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Economies and diseconomies of scale
Transcript of Economies and diseconomies of scale
Specialisation of the work force in larger businesses: splits production into different tasks to improve productivity (division of labour).
External economies of scale Diseconomies of scale The effect of economies of scale reduces the cost of production as output increases. Lower costs= improvements in product efficiency that can be passed on to consumers meaning lower prices.
This gives businesses a comparative advantage in the market= high profits, lower prices.
A law of increased dimensions: linked to the cubic law in which if you double the size of a lorry taking bread to a supermarket, you will be able to take more than double the amount of break, therefore leading to lower costs for each loaf of bread. Managerial economies of scale: (Form of division of labour) This justifies having specialist senior managers in particular disciplines. Better management and investment raises productivity and reduces unit cost. Financial economies of scale: Larger firms are more ‘credit worthy’ and are given access to funds with a lower rate of interest. On the other hand smaller businesses have to deal with the high rates of interest on their loans and overdraft, as they are more ‘risky’. Another way larger businesses can raise financial capital cheaply as through being quoted on the stock market it can issue shares.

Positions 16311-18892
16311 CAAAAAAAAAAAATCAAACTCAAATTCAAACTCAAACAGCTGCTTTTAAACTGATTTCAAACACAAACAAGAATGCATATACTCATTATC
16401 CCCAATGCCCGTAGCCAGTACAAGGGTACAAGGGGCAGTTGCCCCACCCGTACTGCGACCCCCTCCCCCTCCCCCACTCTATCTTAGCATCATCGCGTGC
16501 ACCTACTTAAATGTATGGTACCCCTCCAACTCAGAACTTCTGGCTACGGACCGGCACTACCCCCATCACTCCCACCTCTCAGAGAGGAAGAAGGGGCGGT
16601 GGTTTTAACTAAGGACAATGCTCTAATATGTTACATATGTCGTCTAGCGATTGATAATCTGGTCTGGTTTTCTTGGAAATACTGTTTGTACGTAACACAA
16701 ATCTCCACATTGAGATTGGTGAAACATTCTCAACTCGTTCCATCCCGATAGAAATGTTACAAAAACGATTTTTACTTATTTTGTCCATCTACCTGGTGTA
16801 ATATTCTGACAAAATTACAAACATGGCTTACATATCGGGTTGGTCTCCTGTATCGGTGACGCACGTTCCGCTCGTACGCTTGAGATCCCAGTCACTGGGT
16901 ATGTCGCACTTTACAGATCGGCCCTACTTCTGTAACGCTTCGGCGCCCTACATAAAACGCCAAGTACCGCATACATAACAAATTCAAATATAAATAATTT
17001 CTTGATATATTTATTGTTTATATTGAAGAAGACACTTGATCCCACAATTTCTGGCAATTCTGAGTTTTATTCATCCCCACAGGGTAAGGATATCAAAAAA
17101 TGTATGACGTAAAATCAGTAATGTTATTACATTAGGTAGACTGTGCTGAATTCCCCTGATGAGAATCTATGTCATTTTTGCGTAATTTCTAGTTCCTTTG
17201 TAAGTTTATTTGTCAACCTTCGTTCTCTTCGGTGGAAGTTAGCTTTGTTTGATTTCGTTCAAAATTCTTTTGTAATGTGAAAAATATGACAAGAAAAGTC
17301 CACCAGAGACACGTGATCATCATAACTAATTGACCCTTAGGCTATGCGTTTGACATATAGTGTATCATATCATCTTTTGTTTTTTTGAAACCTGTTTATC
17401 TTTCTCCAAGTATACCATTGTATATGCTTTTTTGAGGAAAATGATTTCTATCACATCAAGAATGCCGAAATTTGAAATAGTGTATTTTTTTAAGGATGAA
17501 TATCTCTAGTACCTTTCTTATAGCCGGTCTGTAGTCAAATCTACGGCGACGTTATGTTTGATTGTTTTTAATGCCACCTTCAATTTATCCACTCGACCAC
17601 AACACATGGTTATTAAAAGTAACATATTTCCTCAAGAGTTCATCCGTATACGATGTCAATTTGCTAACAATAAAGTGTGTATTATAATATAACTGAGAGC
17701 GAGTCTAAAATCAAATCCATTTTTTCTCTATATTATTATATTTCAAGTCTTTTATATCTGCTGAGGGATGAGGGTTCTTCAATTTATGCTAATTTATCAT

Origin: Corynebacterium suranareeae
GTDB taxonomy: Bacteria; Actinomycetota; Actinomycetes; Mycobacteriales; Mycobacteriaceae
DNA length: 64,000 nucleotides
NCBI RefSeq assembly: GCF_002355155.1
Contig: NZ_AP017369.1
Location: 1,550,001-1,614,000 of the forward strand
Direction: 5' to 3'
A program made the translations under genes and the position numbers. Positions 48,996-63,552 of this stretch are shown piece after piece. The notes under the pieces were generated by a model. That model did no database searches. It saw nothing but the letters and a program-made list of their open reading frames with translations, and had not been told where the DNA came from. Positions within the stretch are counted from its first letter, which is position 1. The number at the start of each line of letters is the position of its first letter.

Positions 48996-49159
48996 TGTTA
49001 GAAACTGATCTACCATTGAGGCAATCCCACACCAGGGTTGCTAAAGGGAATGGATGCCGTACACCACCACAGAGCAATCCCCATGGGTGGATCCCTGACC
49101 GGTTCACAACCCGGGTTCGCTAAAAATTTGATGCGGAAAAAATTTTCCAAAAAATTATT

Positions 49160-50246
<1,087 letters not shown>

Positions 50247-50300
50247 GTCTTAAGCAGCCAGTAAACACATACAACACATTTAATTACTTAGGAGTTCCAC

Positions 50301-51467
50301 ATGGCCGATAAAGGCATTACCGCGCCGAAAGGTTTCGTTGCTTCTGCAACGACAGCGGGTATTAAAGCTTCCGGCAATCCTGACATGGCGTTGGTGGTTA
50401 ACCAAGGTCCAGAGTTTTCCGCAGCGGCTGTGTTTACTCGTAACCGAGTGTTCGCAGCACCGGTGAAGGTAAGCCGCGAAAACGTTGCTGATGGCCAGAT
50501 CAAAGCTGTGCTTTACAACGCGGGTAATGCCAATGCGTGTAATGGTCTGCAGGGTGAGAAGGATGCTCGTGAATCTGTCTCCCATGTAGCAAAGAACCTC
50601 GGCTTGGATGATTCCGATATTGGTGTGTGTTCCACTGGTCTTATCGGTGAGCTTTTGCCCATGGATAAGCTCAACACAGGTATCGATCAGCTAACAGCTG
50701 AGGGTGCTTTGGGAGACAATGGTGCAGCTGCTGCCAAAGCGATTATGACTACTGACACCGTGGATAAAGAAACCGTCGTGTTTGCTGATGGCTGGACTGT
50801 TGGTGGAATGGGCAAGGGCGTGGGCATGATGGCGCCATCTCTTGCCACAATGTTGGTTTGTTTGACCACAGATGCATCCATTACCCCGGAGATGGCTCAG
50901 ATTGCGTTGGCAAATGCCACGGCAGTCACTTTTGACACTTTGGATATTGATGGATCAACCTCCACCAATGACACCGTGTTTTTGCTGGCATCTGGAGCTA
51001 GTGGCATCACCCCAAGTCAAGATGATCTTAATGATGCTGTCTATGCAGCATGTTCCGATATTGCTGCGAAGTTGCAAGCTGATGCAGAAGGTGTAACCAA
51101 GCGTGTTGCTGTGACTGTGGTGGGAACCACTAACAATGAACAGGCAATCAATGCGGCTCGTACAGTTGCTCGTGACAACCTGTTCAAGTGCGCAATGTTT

Furthermore the firm has high buying power, it can bulk buy raw materials at negotiated discounted prices (e.g. supermarkets purchasing supplies from farmers and wine growers.)
These occur outside a business of firm but within an industry. When an industries ‘scope’ of operations expand due to an external source it leads to external economies of scale. E.g. creation of a better transportation network (more fuel efficient lorries), that lead to cost reductions in that industry, external economies of scale are achieved.
A firm may eventually experience a rise in average costs; this is caused by diseconomies of scale. These may arise from:
1. Control Monitoring: monitoring the productivity and quality of output from thousands of employees is difficult and costly. 2. Coordination: Coordinating complicated production processes across several plants in different places/countries can be difficult. Achieving sufficient flow of information in a large business is expensive, as well as managing contracts with suppliers in different points in the industry supply chain. 3. Cooperation: Workers may feel alienated in a large business and therefore lose motivation. If they don’t feel like an important part of the business their productivity may fall leading to more waste and higher costs. Avoiding diseconomies of scale